Homesick is an effortless second cut from Sea Girls
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  • Post published:30/03/2022
  • Post last modified:30/03/2022

Except this time, there’s not the pressure of several years worth of festival appearances breeding raucous anticipation, EPs and deep cuts becoming niche classics, or fan-favourites that may or may not make that coveted debut. On Open Up Your Head, the name that Sea Girls had made for themselves revolved around how anthemic the likes of “Damage Done”, “Open Up Your Head”, “All I Want To Hear You Say” et al were, and when you’ve unleashed your greatest, most euphoric numbers pre-album, it’s hard to meet those expectations.

The overarching atmosphere of Homesick is catharsis, as usual, but in the sense that Sea Girls are free to explore more sounds, as well as tighten up what they’ve brought forward from their back catalogue. The title track and opener, in particular, is a microcosm of everything that’s made people fall in love with this band. It boasts those soaring choruses, delicious riffs, sunny scream-along vibes galore – and maybe even one of Sea Girls’s greatest scream-along moments, in the form of “we didn’t talk cos it wasn’t cool to talk about”, fitting for the cathartic reflections packed in the rest of the lyrics.

In similar veins, single “Again Again”, and album standouts “Paracetamol Blues”, “Somebody’s Daughter Someone’s Son”, the list goes on… almost all of these songs could have been singles. There’s no banger that feels like it doesn’t quite hit the mark, or doesn’t need to be where it is, keeping the energy as buoyant as Sea Girls’s delightedly restless live crowds. The band have always packaged vulnerability and intimate songwriting in expansive, elated instrumentals, and on Homesick they’ve simply turned the notch up on both.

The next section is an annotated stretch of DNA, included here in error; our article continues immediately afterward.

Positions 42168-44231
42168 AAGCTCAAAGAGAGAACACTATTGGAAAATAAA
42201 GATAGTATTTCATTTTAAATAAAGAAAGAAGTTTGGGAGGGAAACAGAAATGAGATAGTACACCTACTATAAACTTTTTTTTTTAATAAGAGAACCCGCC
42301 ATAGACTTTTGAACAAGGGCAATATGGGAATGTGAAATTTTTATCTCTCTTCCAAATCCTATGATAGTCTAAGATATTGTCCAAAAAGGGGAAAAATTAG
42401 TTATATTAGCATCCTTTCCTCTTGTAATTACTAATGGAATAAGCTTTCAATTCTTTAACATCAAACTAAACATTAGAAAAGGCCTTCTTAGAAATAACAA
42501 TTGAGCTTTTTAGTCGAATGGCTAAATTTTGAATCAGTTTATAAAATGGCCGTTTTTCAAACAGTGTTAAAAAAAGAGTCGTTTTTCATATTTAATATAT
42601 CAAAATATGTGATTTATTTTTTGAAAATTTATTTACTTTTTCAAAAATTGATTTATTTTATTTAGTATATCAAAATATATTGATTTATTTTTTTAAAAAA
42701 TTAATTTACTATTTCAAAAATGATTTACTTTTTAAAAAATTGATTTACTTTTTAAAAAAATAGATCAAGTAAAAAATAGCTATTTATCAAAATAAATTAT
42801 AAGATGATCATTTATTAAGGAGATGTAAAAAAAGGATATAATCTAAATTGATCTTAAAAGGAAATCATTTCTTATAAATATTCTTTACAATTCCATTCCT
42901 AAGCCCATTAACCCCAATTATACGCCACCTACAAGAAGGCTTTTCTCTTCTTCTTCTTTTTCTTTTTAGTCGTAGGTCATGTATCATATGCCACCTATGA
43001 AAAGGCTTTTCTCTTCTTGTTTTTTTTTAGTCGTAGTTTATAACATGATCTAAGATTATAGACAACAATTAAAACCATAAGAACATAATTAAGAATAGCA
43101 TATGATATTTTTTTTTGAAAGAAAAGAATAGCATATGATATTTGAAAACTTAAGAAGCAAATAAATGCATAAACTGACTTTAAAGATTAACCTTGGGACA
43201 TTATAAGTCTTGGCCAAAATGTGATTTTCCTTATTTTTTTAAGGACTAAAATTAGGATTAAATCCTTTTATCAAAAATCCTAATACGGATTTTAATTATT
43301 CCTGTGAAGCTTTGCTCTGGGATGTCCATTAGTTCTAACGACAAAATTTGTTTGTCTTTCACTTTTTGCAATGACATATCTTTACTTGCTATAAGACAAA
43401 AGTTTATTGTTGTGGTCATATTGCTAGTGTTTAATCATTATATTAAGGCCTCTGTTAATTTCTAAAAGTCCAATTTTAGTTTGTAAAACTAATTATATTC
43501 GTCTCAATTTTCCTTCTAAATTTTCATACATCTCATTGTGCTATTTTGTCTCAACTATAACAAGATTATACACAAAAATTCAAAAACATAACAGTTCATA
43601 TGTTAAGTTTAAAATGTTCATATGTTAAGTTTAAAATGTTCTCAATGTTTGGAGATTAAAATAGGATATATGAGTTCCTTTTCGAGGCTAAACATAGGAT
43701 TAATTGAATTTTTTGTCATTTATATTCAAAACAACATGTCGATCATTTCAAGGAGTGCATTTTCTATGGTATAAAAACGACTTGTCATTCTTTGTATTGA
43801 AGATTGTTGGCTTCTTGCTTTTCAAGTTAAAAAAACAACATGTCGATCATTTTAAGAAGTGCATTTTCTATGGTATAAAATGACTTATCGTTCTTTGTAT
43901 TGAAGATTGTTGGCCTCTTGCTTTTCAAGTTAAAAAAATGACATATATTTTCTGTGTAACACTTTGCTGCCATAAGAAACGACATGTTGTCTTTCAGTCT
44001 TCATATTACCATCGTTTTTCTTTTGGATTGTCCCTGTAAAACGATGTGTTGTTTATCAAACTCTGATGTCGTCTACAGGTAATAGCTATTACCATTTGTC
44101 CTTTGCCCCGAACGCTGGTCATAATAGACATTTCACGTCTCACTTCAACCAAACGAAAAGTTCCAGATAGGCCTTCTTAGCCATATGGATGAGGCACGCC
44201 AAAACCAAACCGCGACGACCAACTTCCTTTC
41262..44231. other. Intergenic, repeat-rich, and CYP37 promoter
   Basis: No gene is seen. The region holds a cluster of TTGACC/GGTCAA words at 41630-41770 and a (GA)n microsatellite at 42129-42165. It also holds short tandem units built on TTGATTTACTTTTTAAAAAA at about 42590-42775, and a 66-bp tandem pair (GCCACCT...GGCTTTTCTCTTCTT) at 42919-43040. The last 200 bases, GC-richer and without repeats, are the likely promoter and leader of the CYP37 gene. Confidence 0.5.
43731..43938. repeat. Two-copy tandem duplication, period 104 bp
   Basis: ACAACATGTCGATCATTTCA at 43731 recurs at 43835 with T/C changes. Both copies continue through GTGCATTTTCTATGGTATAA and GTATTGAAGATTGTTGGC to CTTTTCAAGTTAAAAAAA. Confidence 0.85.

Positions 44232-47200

What demonstrates Sea Girls’s development, then, is how they handle the stuff that isn’t necessarily their absolute calling card. Short answer: really well. There’s no awkward sense of exploration not quite pulled off, there’s no feeling that they tried to reign themselves in or force an exciting-but-different-from-the-rest into another direction, and it’s a good look on them. “Cute Guys” sees them go a little fuzzier, a little heavier, ditching some of their guitar-pop sensibilities in favour of something a bit grungier. They set us up for this well by leading with “Sick” – a slow burner, familiar in how intensely confessional it is, but a bit of a 180 in sound.

However Sea Girls maintain their hooky charm, even in the moments when they change it up. “Lucky”, especially, is a late highlight. Though it’s a bit slower than Sea Girls’s usual pace, its magnitude remains the same, reminiscent of golden-era Vaccines and the emotional punch of “All In White”. Sea Girls are taking the torch from guitar-pop pioneers, and telling stories with just as much strength.

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